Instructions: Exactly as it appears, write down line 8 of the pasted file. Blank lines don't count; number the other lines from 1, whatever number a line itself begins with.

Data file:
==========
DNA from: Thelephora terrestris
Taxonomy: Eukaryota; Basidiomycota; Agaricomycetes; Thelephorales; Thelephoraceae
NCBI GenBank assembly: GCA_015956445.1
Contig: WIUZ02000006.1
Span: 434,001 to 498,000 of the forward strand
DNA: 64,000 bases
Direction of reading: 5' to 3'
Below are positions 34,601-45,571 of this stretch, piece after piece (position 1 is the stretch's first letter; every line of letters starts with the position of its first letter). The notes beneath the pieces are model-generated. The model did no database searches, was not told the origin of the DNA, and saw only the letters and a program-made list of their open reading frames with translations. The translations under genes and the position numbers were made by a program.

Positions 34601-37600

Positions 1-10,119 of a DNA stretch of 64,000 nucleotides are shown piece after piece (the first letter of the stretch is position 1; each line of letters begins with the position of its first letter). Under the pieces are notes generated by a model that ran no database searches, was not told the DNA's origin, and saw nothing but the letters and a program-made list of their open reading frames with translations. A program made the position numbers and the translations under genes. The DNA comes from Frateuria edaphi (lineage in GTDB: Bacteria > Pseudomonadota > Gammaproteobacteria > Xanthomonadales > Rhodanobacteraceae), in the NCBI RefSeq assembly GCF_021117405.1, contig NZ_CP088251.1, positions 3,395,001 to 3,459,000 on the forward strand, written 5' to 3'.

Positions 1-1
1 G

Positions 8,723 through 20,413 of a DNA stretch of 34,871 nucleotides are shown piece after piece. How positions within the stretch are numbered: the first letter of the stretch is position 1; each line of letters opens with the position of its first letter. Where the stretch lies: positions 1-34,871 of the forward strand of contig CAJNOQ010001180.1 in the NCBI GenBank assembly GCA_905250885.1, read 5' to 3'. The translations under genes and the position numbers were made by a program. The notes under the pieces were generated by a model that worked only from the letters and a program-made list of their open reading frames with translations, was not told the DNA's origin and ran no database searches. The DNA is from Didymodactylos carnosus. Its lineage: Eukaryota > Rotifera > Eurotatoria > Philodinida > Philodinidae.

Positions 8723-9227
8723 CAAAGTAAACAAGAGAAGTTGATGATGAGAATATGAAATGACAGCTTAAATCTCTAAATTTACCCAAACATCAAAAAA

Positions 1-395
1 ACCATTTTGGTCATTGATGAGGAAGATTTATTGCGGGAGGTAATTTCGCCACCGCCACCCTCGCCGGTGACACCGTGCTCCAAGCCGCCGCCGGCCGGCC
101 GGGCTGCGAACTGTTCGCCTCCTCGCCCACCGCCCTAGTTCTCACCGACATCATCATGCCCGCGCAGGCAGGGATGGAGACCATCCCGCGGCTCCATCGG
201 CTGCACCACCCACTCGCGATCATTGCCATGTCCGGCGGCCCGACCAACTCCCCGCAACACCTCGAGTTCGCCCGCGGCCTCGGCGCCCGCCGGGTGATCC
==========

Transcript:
Below are positions 34,601-45,571 of this stretch, piece after piece (position 1 is the stretch's first letter; every line of letters starts with the position of its first letter). The notes beneath the pieces are model-generated. The model did no database searches, was not told the origin of the DNA, and saw only the letters and a program-made list of their open reading frames with translations. The translations under genes and the position numbers were made by a program.